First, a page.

Tips for managing personal stress

Coping with the immediate effects of stress

Talk to someone

Whilst many of us might pride ourselves in our ability to 'cope', it is advisable to speak to someone when you are experiencing stress. Oxford Brookes has an Employee Assistance Programme that provides access to trained counsellors as well as other resources. Your GP is also there to provide advice.

See the Help and Support webpage for more information on the support available.

You are also encouraged to speak to your line manager, especially if there are work related factors involved.

Breathing exercises

It may sound overly simple, but breathing exercises are one of the best ways to deal with the immediate effects of stress. It helps to 'cool down' our nervous system which creates the feelings and symptoms we experience. This helps us to then be able to better focus on dealing with the underlying issues. You can do these techniques wherever or whenever you feel the effects of stress, worry or anxiety: 

Square or Box breathing - this YouTube video on square breathing can help you to develop the practice.

Five Finger Breathing - watch this TED video on five-finger breathing which can help you to develop the practice.

Meditation and mindfulness

You might also find meditation or mindfulness useful. The following links take you to some resources designed to help with stress management:

Tips for managing pressure and reducing stress

There are various steps you can take to cope with being under pressure which some people find useful, but it's important to remember that different things work for different people. Only try what you feel comfortable with.

  • Identify your triggers - Working out what may trigger stress can help you prepare for it. Even if you can't avoid these situations, being prepared can help.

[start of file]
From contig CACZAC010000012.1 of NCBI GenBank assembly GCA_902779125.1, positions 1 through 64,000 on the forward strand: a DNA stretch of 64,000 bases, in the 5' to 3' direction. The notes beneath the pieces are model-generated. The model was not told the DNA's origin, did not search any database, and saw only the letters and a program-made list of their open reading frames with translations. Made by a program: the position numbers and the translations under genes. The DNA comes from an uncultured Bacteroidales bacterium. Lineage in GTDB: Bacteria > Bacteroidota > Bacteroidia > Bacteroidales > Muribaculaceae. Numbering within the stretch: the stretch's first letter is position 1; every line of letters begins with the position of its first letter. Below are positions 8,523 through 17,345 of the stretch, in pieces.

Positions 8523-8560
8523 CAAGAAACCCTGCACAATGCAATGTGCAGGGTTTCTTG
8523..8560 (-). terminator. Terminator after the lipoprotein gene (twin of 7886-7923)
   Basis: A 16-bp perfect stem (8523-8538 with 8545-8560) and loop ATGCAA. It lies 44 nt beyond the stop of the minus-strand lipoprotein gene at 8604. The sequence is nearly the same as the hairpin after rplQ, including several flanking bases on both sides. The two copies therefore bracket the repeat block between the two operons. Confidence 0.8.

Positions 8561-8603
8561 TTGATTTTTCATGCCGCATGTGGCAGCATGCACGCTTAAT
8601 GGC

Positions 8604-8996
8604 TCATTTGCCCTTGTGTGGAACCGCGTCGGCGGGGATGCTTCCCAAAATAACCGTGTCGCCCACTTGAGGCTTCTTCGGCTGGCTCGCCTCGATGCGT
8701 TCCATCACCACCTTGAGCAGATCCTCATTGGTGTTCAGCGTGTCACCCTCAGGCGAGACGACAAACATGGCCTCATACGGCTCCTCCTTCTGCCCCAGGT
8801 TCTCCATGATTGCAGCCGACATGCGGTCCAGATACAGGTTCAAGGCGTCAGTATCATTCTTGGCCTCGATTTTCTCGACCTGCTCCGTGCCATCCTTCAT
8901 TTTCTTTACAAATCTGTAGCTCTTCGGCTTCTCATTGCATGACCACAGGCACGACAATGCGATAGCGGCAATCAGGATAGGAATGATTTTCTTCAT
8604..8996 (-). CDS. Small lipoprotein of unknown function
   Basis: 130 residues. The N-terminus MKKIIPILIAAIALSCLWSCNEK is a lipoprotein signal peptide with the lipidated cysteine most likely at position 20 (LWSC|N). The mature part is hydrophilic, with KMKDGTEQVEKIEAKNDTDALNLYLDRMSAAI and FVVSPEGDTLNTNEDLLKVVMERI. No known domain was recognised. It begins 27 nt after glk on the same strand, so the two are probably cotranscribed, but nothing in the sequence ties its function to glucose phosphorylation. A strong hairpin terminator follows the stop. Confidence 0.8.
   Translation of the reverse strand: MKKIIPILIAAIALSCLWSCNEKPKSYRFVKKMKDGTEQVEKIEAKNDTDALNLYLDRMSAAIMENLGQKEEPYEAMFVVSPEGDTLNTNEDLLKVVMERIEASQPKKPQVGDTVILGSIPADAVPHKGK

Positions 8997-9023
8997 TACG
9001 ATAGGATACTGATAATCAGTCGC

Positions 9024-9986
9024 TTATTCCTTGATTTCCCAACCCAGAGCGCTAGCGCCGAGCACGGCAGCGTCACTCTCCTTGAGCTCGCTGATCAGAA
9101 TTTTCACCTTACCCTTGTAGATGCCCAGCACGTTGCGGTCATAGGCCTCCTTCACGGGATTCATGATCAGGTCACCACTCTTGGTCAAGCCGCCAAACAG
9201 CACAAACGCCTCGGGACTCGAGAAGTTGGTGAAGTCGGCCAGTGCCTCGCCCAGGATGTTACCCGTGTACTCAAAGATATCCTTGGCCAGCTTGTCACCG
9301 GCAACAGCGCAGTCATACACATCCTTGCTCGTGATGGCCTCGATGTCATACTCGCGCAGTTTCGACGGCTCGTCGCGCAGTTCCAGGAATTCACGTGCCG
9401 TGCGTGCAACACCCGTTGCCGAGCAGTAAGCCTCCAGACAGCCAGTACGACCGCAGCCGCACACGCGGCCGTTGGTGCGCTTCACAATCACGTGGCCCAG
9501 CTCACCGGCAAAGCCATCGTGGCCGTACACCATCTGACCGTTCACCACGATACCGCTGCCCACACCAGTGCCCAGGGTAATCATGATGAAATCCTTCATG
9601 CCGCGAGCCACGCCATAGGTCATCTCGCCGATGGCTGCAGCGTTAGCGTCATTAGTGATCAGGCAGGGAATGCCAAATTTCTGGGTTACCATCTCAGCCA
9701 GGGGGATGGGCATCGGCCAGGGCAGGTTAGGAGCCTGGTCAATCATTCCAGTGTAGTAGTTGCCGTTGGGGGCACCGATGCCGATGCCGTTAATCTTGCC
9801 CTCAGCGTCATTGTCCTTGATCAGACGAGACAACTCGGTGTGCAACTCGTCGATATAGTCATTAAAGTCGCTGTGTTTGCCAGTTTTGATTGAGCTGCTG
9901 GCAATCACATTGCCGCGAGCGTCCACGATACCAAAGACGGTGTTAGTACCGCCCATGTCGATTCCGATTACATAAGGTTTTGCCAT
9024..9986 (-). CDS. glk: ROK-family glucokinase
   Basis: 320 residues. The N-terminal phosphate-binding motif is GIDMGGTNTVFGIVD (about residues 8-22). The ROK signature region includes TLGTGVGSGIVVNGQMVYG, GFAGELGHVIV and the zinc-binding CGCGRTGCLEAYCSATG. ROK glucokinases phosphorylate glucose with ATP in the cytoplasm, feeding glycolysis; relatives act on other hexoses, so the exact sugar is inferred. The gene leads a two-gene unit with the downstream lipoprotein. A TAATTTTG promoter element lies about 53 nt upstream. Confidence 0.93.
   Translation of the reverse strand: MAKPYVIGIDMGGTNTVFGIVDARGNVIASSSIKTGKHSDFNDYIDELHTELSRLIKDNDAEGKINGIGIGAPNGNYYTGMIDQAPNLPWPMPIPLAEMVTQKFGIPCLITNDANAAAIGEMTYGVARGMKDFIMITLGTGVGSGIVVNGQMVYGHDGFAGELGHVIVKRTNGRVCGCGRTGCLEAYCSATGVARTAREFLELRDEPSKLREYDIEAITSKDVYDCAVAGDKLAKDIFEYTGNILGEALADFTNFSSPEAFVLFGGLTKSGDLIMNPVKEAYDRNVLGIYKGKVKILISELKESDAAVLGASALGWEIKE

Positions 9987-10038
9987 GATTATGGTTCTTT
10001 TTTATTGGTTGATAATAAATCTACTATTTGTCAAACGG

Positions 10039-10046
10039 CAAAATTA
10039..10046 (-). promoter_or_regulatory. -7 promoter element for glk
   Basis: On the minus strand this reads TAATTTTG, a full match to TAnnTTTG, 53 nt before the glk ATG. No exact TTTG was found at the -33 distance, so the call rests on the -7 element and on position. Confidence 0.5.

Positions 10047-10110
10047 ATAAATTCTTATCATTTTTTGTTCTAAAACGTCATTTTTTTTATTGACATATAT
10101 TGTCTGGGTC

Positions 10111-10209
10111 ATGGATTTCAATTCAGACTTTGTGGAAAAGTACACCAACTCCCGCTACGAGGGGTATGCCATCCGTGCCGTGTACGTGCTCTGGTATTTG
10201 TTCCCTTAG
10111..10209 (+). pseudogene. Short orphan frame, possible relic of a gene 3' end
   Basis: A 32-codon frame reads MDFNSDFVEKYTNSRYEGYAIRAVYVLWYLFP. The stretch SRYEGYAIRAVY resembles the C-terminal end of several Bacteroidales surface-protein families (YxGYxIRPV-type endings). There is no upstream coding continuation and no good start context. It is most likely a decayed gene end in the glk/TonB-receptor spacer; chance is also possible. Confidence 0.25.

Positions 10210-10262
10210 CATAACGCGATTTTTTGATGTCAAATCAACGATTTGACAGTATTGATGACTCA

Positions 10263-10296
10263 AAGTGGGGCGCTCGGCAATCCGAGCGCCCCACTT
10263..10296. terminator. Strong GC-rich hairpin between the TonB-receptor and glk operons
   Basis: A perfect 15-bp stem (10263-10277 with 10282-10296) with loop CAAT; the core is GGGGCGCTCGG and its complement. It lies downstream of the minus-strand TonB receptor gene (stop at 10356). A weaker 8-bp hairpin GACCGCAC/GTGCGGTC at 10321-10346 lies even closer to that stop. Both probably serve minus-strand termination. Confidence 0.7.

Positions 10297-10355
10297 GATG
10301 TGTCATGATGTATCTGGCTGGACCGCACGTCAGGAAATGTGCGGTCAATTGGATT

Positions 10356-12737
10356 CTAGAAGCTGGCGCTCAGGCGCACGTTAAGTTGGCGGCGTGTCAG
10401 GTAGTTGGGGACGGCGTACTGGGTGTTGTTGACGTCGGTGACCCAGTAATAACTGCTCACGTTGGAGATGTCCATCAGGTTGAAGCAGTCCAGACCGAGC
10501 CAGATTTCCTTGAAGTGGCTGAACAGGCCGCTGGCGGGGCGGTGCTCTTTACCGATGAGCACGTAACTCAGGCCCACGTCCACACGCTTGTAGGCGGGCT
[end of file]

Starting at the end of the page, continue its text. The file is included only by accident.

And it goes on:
• Organise your time - Changing the way we organise our time can help us feel more in control. 
  • Address some of the causes - If you can, let people know if their demands are unreasonable or unrealistic or ask someone if they can help. 
  • Accept the things you can't change.

Mental health charity Mind's website gives further advice and tips on managing stress and pressure.

The short video by Braive also gives you an understanding of some coping skills you can use to better regulate stress.

The International Stress Management Association (ISMA) provide the following tips and guidance

Engaging with wellbeing resources

The University’s policy for the prevention and management of work-related stress recognises the duty of care it has towards its staff and the legal duty it has to identify, assess and respond to occupational causes of stress. It also notes the need for us all to take reasonable care of our own health and wellbeing and to take advantage of opportunities for counselling, training or other relevant activities when recommended.  

This template provides an opportunity to reflect on possible actions and available resources to support your wellbeing. 

The University runs a range of relevant courses and e-learning, visit the wellbeing and personal resources section in Staff Learning and see our other pages on improving wellbeing and strengthening personal resources to find out more.